Four Air France employees sacked over violent protest
Four Air France employees have been sacked following violent protests at the company's headquarters in October.
A fifth worker, accused of serious misconduct for assaulting managers, is subject to a separate procedure because he is a union representative.
Workers were protesting against mass job cuts when two managers' shirts were ripped and one was forced to flee over a fence. Several others were injured.
The protest came amid anger over budget cuts across the French economy.
Hundreds of workers were protesting against plans to cut 2,900 jobs, increase pilots' working hours and reduce the size of the fleet, all designed to cut costs by €1.8bn ($2bn; £1.3bn) over two years.
Two managers in particular were targeted - human resources manager Xavier Broseta and senior official Pierre Plissonnier.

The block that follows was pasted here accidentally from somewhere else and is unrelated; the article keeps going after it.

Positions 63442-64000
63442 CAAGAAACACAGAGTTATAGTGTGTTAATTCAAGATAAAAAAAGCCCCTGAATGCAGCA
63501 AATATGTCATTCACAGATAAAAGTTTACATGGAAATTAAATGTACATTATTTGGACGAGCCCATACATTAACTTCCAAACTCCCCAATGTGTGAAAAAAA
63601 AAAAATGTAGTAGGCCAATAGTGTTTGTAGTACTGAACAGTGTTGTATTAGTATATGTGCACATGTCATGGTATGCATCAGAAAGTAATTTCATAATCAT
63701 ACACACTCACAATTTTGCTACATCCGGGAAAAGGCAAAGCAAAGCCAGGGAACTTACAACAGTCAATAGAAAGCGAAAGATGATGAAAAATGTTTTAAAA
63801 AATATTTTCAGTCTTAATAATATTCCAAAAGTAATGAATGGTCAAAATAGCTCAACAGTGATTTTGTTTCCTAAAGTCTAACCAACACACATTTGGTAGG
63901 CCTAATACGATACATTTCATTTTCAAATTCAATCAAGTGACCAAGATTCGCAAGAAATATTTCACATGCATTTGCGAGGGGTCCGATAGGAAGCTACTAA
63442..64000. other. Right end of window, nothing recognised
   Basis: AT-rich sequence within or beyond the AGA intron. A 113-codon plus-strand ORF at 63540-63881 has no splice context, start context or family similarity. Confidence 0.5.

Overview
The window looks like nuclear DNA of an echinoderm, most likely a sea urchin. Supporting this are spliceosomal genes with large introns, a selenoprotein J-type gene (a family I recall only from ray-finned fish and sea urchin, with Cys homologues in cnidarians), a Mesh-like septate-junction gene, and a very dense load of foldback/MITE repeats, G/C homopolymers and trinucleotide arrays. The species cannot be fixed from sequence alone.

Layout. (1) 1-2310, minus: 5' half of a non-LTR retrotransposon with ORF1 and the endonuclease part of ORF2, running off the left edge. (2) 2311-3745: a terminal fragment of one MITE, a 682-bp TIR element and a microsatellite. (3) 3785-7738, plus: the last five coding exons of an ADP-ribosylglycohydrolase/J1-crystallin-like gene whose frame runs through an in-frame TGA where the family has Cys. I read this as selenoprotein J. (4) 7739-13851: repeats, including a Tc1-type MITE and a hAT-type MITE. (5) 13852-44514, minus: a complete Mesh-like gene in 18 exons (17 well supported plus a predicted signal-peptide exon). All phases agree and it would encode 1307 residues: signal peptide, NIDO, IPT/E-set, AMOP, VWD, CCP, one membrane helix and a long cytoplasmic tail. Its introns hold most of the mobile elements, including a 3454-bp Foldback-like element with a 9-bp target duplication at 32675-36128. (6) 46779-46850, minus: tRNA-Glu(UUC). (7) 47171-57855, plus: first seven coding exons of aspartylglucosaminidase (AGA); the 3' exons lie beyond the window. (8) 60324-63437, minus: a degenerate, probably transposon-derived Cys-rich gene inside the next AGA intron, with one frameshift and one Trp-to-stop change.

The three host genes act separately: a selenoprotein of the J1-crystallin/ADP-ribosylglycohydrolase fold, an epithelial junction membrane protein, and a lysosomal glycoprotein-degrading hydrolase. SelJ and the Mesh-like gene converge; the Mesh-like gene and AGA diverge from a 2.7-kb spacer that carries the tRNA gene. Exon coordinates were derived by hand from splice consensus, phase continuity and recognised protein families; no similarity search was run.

They were taking part in a works council meeting about the proposed cuts when hundreds of workers stormed into the Air France headquarters.
Seven people were injured in the scuffles, including a security guard who was knocked unconscious.
The five workers, along with another colleague, are due to appear in court on 2 December to face criminal charges in connection with the violence.
Air France said a further 11 staff had been suspended for two weeks without pay for breaking into the company's headquarters, Reuters news agency reported.
Following the protests Air France slashed the number of jobs it planned to cut to fewer than a thousand.
The next Air France works council meeting is on 19 November. Unions have called for industrial action on that date in protest against the disciplinary measures.
At the end of October parent firm Air France-KLM reported a net loss of €158m for the first nine months of this year, compared with a loss of €533m for the corresponding period last year.
"This improvement is however not sufficient to bridge the competitiveness gap with our competitors or to generate the financial resources required to finance the group's growth," said chairman Alexandre de Juniac, inviting union representatives to resume negotiations.